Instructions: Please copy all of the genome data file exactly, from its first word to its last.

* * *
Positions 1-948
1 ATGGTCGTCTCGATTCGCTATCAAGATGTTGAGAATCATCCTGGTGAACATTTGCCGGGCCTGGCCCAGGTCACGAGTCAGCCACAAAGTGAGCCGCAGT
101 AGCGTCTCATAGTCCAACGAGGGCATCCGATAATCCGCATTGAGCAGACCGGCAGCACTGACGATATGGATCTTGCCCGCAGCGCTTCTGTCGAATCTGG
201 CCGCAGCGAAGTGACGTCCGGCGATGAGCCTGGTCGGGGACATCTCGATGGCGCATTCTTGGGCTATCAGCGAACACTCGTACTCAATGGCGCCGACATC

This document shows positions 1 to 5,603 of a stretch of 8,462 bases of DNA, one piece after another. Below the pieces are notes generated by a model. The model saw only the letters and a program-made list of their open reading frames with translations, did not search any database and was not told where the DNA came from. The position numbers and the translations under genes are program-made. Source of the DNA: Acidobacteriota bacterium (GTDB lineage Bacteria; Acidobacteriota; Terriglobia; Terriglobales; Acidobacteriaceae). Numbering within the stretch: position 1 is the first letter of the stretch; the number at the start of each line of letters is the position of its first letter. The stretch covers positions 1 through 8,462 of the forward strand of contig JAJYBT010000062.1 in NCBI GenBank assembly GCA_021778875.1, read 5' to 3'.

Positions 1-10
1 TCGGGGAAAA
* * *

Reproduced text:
Positions 1-948
1 ATGGTCGTCTCGATTCGCTATCAAGATGTTGAGAATCATCCTGGTGAACATTTGCCGGGCCTGGCCCAGGTCACGAGTCAGCCACAAAGTGAGCCGCAGT
101 AGCGTCTCATAGTCCAACGAGGGCATCCGATAATCCGCATTGAGCAGACCGGCAGCACTGACGATATGGATCTTGCCCGCAGCGCTTCTGTCGAATCTGG
201 CCGCAGCGAAGTGACGTCCGGCGATGAGCCTGGTCGGGGACATCTCGATGGCGCATTCTTGGGCTATCAGCGAACACTCGTACTCAATGGCGCCGACATC

This document shows positions 1 to 5,603 of a stretch of 8,462 bases of DNA, one piece after another. Below the pieces are notes generated by a model. The model saw only the letters and a program-made list of their open reading frames with translations, did not search any database and was not told where the DNA came from. The position numbers and the translations under genes are program-made. Source of the DNA: Acidobacteriota bacterium (GTDB lineage Bacteria; Acidobacteriota; Terriglobia; Terriglobales; Acidobacteriaceae). Numbering within the stretch: position 1 is the first letter of the stretch; the number at the start of each line of letters is the position of its first letter. The stretch covers positions 1 through 8,462 of the forward strand of contig JAJYBT010000062.1 in NCBI GenBank assembly GCA_021778875.1, read 5' to 3'.

Positions 1-10
1 TCGGGGAAAA